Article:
How to turn a guard dog into a lap dog

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On the roster: How to turn a guard dog into a lap dog - I’ll Tell You What: Oh, kale yeah! - Trump backs Grassley plan on DREAMers - Warren tries to get past ‘Pocahontas’ - ‘De-escalation techniques’ 

Is White House Chief of Staff John Kelly so badly impaired by the ongoing revelations of either incompetence or malfeasance in the West Wing to continue as the chief operating officer of the Trump administration? 

Or is he just damaged enough for the president to have him right where he wants him? 

The story surrounding the continued employment of a senior staffer denied a security clearance for allegations of domestic violence from both of his ex-wives has turned into a nine-day feeding frenzy in Washington. 

Yes, in part, that is because reporters love scandal more than almost any other kind of story. But it has also been the astonishing incompetency of this administration in addressing the subject shifting narratives, contradictory claims and, on Tuesday, a rebuke from the FBI, has the West Wing looking again like “The Gang That Couldn’t Shoot Straight.”

It has been so bad that it took the president until today to even offer a generic denunciation of domestic violence. Also today, through a spokeswoman, the president reiterated his confidence in Kelly. This puts Kelly now in the company of his long-suffering predecessor, Reince Priebus and several others in knowing what it is to be dangled over the abyss.

Just a few months ago, Kelly looked like the man who finally tamed Trump, and in so doing, had helped put Republicans on track.

Now, Kelly looks like a marked man as he is raked by the once-adoring press each day and beset by leaks from those in the White House who have long wished to see his Marine Corps-style discipline lifted. 

It is useful to remember here that while media narratives can be self-fulfilling, they are usually simplistic.

A phalanx of reporters daily attends to the whispers, murmurs and moods of the president, reporting breathlessly from the executive mansion on what Trump and his intimates are thinking, feeling and doing. While discerning news consumers are able to pick up some useful nuggets, we should always take lightly claims about narrative or overall disposition. It’s just too hard to sort out spin from confession.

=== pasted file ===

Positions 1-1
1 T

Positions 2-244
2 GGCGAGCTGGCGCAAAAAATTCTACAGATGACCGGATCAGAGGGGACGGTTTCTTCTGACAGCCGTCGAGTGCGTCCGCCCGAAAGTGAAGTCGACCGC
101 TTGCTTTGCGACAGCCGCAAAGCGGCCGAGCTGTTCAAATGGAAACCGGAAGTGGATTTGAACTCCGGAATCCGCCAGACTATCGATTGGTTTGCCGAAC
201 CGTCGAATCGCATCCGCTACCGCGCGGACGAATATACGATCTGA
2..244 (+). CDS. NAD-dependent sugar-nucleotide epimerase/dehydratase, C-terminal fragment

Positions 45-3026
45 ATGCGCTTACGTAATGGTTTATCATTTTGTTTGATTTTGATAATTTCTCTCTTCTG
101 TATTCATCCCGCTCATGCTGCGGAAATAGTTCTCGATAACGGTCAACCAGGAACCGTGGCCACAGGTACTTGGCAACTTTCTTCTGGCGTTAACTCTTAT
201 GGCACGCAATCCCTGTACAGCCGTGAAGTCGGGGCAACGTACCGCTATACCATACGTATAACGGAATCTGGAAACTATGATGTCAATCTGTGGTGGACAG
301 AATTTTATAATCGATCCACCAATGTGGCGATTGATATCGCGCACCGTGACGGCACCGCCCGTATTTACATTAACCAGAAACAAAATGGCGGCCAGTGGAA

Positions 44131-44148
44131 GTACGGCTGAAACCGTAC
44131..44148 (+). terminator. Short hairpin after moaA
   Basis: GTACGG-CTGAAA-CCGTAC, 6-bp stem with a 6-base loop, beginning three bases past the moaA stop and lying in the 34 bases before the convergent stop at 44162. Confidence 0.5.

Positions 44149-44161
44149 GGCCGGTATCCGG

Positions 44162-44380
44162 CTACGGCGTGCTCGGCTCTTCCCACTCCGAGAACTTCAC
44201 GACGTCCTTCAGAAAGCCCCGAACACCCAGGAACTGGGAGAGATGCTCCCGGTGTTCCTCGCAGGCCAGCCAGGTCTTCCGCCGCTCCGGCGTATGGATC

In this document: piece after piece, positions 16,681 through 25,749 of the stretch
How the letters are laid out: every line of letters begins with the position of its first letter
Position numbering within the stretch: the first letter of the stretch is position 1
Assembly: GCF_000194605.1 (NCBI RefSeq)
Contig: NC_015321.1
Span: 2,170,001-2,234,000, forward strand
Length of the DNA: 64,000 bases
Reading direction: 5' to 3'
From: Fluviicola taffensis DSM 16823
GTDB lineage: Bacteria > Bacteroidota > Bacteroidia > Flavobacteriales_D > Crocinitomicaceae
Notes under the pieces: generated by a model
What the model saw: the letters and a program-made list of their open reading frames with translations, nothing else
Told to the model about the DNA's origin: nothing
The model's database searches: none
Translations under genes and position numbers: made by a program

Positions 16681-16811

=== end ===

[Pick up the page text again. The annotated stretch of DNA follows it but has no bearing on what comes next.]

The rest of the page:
So while it is probably true that Kelly’s job is very much in peril, especially given the degree to which Trump has come to resent the Kelly’s commandeering approach, we should wait a bit before deciding that the retired general is done for. 

The only people who seem to last for very long in Trump’s orbit, save for his own children, are not much like Kelly, but rather like Trump’s longtime attorney Michael Cohen, who is in the news today for saying that he personally paid $130,000 in hush money to a sex worker who claimed she serviced the then-reality show host in 2006. 

Whether Cohen did or did not pay the woman out of his own pocket as he now claims, that’s the kind of abject devotion that a careerist like Kelly could never muster. Even if Cohen is padding his brief in his most recent version, that in itself would be the kind of self-ablating servitude that would have to please Trump. 

Kelly long behaved as if he was careless about Trump’s approval. He reportedly shouted at the president in a private exchange and made no secret of his willingness to quit – plunging the administration back into Scaramuccian chaos – if not given a free hand to run the West Wing. 

Now, Kelly has lost the admiration of the press, no doubt already harmed by his comments on immigration, slavery and other third-rail subjects, even before he was perceived as harboring a wife beater without a security clearance as a top lieutenant. 

Trump is said to be weighing potential replacements for Kelly in what is reportedlydescribed as a “death match” between warring factions. If that sounds familiar, it’s because that’s exactly what he did when he let Priebus and the former RNC chairman’s team twist in the wind for months. 

Most leaders would have either moved quickly to replace a damaged chief of staff or to reaffirm the chief’s status but it is a very Trumpian move to let anger and anxiety swirl around the inside of a power vacuum. 

Is it better to have an attorney general who you like or one so weakened that he can hardly oppose you? Jeff Sessions is still around many months and many indignities later. Could Kelly, who has been on the wrong side of the president since at least mid-January, when he spoke publically about the president’s changing views on border security, be headed for the same kind of purgatory?

Steve Bannon, after all, was allowed to skulk about at the White House for many months before a particularly egregious leak got him bounced out on his Barbour. 

One of the reasons Trump thrives in chaos is that it discourages the kinds of restraints that the people around him are always trying to impose. The president, who has long favored devotees to a team of rivals, understandably prefers a climate where he is untethered and everyone is hanging on his next decision.

The life cycle goes like this: Sycophants undermine the people around Trump with promises of letting the president do whatever he likes until the in crowd is bounced out. Then, unhappily for the sycophants, they become find themselves immediately being undermined themselves.